Vanessa Enoch is running on the Democratic ticket to represent Ohio’s 8th congressional district. Credit” Courtesy of John Glenn College of Public Affairs

Vanessa Enoch reached her breaking point in March. That’s when she read a HuffPost article, titled “Room full of men decides fate of women’s health care,” which featured a photo of exclusively white male members of the House Freedom Caucus discussing the Republicans’ proposal for health care reform.

She found it unsettling, and it was part of the reason the Ohio State alumna joined the record wave of women running for public office.

“Some of the ideas that came out of that room really bothered me,” said Enoch, who is a Democratic Party candidate running to represent Ohio’s 8th congressional district just east of the state’s border with Indiana. “The idea that maternity should not be covered in health care — that is very disturbing.”

The number of women running for governor and U.S. House of Representatives in 2018 has reached an all-time high, according to the Center for American Women and Politics.

For House races, 310 women have filed as major party candidates so far, surpassing the previous high of 298 set in 2012. In gubernatorial elections, 40 women have filed thus far, surpassing the 1994 record of 34.

“Ready to Run” events are held to encourage capable women to consider running for office. Credit: Courtesy of John Glenn College of Public Affairs

Debbie Walsh, director of the Center for American Women and Politics, said there is a potential for the number of women running for the House to reach 430, and that they’re waiting to confirm record-setting numbers in Senate races, as well.

To Enoch, the increase in female candidates represent “an awakening for women” who noticed their concerns were not taken seriously in government.

“A lot of women didn’t realize that our issues weren’t on the table,” she said.

Enoch said more women started paying attention after the 2016 election of Donald Trump and what they saw as the mistreatment of women by their government.

“Some of the things that have happened in Congress, this most recent Congress, has demonstrated a lack of respect for women and women’s voices,” Enoch said.

Walsh agreed the 2016 election energized women to run for office.

“I think there was a general feeling and kind of an awakening about the real and serious consequences of elections,” she said. “A lot of the issues [women] cared about, given the election of Donald Trump … these were things that were going to be in jeopardy.”

Women win at the same rate as men in comparable races, Walsh said. Whether the increase in women running translates to an increase in women holding office depends largely on the number of open seats available.

Women make up nearly 51 percent of the U.S. population, but the percentage of female representation in every level of government is less than half of that, according to CAWP.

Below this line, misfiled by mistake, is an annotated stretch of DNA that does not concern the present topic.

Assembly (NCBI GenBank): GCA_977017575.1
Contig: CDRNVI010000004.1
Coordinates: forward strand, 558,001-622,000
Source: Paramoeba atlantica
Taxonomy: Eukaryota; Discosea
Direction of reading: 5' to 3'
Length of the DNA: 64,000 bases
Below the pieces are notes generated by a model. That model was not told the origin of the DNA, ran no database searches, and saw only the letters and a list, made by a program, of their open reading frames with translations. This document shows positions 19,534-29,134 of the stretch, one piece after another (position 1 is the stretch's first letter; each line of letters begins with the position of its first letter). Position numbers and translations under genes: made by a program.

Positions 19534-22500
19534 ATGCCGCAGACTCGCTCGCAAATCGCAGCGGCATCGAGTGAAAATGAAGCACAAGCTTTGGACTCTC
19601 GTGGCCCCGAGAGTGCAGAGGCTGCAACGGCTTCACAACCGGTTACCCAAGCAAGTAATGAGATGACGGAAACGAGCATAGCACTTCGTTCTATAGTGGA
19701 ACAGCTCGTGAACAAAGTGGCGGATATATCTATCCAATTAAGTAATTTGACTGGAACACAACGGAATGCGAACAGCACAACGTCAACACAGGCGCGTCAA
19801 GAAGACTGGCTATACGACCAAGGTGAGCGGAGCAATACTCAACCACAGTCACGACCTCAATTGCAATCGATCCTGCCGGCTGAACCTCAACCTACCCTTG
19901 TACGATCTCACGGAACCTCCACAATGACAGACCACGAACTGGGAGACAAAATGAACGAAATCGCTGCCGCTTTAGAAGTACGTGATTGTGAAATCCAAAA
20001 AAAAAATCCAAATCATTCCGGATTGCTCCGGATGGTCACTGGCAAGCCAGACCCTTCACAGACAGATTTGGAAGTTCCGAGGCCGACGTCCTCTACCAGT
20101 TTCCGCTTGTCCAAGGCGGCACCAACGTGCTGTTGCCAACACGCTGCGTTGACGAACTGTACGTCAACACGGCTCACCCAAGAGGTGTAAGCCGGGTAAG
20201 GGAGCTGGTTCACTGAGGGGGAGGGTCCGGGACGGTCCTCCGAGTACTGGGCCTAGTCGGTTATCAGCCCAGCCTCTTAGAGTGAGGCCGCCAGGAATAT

Thirteen of Ohio’s 18 representatives are men, while only 11 women have ever represented Ohio in the House. The state has never had a female U.S. senator — or a female governor.

“Women are less likely to consider that they are qualified to run for office at almost every point in their professional careers. Starting from college on, they feel like they are less qualified,” said Shadia Jallaq, program manager for Ready to Run, a resource provided by Programs for Ohio Women Empowered to Represent.

The best way to resolve the issue of female under-representation, Jallaq said, is for more people to encourage capable women to consider running for office.

“Ready to Run” events are held to encourage capable women to consider running for office. Credit: Courtesy of John Glenn College of Public Affairs

“Women need to be asked multiple times to consider running,” she said. “So, the more people who ask women to run for office, the higher the likelihood is it that women will run.”

Enoch said women are not recruited to run as often as men, an issue that also contributes to the state and the country’s lack of representation.

She said politicians like previous representatives of Ohio’s 8th congressional district are not responsive to the needs of many constituents because they often are wealthy white men.

“They don’t understand the pay gap,” she said. “You have our children move away to communities that are thriving and that consider the needs of the young and consider the needs of more progressive people.”

Though the increase in female candidates is significant, Walsh cautions against setting expectations for the 2018 election so high that only disappointment can result.

“We need to make sure that the women who are more engaged now stay engaged beyond one election cycle,” she said. “This is a marathon and not a sprint. We need these women to stay in it for the long haul.”